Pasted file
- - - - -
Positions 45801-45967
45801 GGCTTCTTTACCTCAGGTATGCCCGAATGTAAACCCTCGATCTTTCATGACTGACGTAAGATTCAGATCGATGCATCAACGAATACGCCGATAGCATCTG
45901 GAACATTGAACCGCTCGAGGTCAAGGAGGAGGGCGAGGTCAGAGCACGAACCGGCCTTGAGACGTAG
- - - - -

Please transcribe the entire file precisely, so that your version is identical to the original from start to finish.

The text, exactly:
Positions 45801-45967
45801 GGCTTCTTTACCTCAGGTATGCCCGAATGTAAACCCTCGATCTTTCATGACTGACGTAAGATTCAGATCGATGCATCAACGAATACGCCGATAGCATCTG
45901 GAACATTGAACCGCTCGAGGTCAAGGAGGAGGGCGAGGTCAGAGCACGAACCGGCCTTGAGACGTAG